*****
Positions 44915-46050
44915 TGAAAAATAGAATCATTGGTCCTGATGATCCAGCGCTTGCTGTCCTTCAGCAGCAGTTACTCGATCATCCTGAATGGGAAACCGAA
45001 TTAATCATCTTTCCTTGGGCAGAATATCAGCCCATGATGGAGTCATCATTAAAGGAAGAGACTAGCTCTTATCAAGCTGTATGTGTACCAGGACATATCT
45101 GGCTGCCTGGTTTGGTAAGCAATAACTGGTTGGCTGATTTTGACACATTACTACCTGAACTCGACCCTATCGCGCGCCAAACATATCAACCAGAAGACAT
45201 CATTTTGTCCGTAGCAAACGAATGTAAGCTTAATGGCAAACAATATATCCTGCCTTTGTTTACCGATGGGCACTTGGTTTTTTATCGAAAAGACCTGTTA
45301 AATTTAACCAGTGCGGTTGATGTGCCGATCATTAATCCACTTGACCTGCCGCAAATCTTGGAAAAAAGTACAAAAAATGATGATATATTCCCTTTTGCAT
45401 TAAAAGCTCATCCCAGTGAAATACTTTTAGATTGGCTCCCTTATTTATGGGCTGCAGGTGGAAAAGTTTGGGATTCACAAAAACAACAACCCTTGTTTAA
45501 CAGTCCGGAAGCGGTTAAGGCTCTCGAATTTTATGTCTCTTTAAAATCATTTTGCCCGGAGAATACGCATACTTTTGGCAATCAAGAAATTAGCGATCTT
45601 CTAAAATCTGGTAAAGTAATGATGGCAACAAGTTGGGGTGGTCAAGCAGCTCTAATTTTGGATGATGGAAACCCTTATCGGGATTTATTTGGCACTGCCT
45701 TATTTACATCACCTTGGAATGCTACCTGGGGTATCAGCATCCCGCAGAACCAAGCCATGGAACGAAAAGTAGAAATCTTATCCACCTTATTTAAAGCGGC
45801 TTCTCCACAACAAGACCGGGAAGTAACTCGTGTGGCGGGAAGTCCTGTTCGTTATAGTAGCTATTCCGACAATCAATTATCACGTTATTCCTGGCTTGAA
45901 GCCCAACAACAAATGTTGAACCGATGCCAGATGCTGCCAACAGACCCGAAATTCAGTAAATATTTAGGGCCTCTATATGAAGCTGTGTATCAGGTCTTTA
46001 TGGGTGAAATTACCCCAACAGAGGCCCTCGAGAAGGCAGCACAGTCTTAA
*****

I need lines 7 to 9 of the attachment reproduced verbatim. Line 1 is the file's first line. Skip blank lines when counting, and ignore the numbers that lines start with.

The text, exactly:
45401 TAAAAGCTCATCCCAGTGAAATACTTTTAGATTGGCTCCCTTATTTATGGGCTGCAGGTGGAAAAGTTTGGGATTCACAAAAACAACAACCCTTGTTTAA
45501 CAGTCCGGAAGCGGTTAAGGCTCTCGAATTTTATGTCTCTTTAAAATCATTTTGCCCGGAGAATACGCATACTTTTGGCAATCAAGAAATTAGCGATCTT
45601 CTAAAATCTGGTAAAGTAATGATGGCAACAAGTTGGGGTGGTCAAGCAGCTCTAATTTTGGATGATGGAAACCCTTATCGGGATTTATTTGGCACTGCCT